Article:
One of the most important aspects of the TCG National Conference is the opportunity for networking and coalition-building. That's why at the 2014 TCG National Conference: Crossing Borders, we created space for both Role-Based and Identity Affinity Groups to convene. To begin with, we solicited proposals for NEW Identity Affinity Groups from the theatre field, and we also made space for Role-Based Affinity Groups as in conferences past.

Role-Based Affinity Groups:

TCG curated job title-based Affinity Groups for theatre practitioners to meet on Thursday, from 3:00-4:15pm. As in past years, we provided the opportunity for theatre people to meet based on their professional role in theatre. The Role-based Affinity Groups included: artistic leaders, associate artistic leaders, board/trustees, managing leaders, associate managing leaders/general managers, individual artists, development staff, marketing/communications staff, education staff, literary managers/dramaturgs, production managers and more. Attendees have the opportunity to opt into the Role-Based Affinity Group of their choice through the registration process.

 

Identity Affinity Groups:

While Conference attendees have always come together around common interests and goals, this year TCG created space for Affinity Groups based on how attendees self-identify in four areas of identity: gender, ability, sexual orientation, and race/ethnicity. Proposals for Identity Affinity Groups were solicited from the field prior to the Conference.

Why Identity Affinity Groups? Building on past Conference gatherings such as TCG’s Young Leaders of Color, Latinos in Theatre (Latina/o Theatre Commons) and Intergenerational Leaders of Color, we're curating opportunities to gather around additional areas of identity. These Identity Affinity Groups empower networking and coalition-building for theatre practitioners who self-identify as part of these groups; providing opportunities for peer-connection and mobilization to dismantle long-standing inequities and structural barriers in our theatre field and larger culture. After four distinct session times dedicated to gender, ability, sexual orientation and race/ethnicity, we provided an opportunity to gather all Identity Affinity Groups in one room for a general Check-In, to share experiences, learnings and possible next steps.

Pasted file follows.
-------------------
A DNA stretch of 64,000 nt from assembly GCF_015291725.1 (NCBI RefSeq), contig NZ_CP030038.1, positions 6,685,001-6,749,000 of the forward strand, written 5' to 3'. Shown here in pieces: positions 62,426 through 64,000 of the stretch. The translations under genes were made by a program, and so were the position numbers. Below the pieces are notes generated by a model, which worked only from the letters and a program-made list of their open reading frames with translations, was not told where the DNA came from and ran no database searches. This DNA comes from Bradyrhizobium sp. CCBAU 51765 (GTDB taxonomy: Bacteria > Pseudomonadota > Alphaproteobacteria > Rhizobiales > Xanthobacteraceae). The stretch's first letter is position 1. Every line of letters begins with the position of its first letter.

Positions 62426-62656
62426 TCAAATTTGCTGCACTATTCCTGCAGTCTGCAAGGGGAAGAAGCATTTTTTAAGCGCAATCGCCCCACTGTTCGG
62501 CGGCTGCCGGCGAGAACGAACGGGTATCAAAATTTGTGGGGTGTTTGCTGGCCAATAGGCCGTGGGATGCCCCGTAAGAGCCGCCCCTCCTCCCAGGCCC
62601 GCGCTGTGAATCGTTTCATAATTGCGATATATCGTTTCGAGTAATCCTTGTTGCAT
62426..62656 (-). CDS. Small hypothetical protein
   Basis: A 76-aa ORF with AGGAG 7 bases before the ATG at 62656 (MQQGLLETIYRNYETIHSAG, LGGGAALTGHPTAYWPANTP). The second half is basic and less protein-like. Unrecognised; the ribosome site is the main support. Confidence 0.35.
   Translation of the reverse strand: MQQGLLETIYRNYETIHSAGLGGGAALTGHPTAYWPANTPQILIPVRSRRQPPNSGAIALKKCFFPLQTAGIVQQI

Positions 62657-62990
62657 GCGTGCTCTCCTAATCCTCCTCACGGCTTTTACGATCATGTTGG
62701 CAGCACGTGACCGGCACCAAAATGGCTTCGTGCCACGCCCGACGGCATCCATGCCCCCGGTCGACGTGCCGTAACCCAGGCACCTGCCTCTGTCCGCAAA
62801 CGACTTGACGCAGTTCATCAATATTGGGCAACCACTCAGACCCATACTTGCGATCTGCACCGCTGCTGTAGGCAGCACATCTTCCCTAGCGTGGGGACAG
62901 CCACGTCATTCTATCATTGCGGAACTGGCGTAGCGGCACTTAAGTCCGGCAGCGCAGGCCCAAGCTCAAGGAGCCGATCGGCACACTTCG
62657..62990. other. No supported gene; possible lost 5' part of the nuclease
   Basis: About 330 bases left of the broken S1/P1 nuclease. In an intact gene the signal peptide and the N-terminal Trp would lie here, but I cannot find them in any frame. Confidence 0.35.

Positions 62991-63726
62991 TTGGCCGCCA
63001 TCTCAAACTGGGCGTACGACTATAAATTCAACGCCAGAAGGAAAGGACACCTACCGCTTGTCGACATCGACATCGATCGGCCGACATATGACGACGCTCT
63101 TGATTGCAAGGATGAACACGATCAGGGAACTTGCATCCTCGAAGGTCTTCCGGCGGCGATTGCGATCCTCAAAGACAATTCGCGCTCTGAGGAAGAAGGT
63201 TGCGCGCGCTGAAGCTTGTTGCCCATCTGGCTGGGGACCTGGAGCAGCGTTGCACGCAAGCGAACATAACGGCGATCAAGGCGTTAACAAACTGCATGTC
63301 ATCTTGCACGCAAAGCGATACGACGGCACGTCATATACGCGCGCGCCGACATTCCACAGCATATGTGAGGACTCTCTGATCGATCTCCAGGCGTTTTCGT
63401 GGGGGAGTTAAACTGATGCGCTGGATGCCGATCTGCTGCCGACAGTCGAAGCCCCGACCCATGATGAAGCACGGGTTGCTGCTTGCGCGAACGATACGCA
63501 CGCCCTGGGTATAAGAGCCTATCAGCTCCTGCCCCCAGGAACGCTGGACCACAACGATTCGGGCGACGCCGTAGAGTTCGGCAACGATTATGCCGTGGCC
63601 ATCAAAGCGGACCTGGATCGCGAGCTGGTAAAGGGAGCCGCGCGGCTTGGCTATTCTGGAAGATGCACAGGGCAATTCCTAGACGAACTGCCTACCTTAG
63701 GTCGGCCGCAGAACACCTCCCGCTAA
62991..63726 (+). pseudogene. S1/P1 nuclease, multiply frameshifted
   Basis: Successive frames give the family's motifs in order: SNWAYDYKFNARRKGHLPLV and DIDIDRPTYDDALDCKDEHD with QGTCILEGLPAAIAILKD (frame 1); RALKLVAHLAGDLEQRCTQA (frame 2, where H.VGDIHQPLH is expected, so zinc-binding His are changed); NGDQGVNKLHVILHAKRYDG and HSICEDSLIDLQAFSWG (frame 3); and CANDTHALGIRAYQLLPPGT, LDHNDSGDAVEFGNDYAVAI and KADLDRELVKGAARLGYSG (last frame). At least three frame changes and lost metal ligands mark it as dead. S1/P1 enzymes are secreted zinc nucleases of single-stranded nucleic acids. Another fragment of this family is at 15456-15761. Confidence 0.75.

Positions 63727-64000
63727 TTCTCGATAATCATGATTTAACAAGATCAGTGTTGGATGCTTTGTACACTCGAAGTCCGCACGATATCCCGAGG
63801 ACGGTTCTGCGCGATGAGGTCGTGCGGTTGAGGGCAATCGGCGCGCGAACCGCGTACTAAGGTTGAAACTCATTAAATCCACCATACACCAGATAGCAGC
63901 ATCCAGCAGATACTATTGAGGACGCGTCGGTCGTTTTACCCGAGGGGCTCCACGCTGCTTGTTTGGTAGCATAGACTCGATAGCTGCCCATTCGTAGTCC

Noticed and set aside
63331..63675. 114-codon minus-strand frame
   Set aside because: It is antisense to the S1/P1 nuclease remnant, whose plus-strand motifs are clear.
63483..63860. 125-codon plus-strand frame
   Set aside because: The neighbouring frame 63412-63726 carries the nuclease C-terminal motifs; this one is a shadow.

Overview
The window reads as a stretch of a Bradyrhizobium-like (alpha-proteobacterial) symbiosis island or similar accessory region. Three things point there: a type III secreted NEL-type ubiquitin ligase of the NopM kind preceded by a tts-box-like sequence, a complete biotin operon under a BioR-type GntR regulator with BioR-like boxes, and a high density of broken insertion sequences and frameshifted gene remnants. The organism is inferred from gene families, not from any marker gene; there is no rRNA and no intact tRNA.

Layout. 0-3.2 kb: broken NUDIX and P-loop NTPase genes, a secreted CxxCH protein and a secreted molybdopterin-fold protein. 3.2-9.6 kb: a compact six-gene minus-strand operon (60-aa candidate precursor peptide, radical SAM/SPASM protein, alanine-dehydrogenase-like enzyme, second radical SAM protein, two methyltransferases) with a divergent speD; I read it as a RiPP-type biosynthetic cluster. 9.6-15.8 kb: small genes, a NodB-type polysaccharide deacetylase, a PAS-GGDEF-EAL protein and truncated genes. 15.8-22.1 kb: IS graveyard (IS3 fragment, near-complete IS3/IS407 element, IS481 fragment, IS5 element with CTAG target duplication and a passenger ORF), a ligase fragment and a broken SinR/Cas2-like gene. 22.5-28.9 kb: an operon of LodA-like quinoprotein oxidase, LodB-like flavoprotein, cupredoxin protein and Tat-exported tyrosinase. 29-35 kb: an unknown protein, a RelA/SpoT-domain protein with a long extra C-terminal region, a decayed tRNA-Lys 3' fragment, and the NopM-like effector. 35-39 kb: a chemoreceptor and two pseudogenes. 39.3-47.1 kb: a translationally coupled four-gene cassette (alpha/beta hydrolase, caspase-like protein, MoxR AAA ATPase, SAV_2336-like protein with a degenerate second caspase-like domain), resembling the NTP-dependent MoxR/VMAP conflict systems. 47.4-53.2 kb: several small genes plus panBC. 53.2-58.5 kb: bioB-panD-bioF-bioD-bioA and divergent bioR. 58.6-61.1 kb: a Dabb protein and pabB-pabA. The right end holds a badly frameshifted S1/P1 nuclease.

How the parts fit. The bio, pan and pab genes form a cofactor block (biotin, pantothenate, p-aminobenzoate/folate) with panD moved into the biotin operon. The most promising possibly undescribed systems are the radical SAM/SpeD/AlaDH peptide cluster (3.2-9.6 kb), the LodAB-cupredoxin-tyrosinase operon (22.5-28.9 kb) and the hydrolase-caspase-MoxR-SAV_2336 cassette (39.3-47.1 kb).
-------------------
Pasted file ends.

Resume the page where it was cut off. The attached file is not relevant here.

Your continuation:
But what about the other ways I identify? Several areas of TCG’s Diversity & Inclusion Initiative, including our demographic measurement tool REPRESENT, are focused on eight areas of identity, power and privilege: ability/disability, age, class/educational background, gender, place of origin, race/ethnicity, religion/spirituality and sexual orientation. We recognize that this is just a beginning, and that our areas of focus will shift and expand as our work continues. We also know that these areas of identity are deeply interconnected, but believe it is often valuable to focus conversation and mobilization on discrete areas of identity.

What is the role of allies? TCG follows the definition of an ally as "someone who understands the many layers of oppression, can identify positions of privilege that they hold, and actively works to rectify inequity." While the role of allies is essential in advancing diversity, inclusion and equity, TCG believes it is essential to create safe space for conversation among those who self-identify as part of these Identity Affinity Groups. We therefore strongly encouraged allies to propose their own gatherings during these session time slots.

If you have any questions about the Identity Affinity Groups, please contact TCG’s Associate Director of Equity, Diversity & Inclusion Elena Chang.

0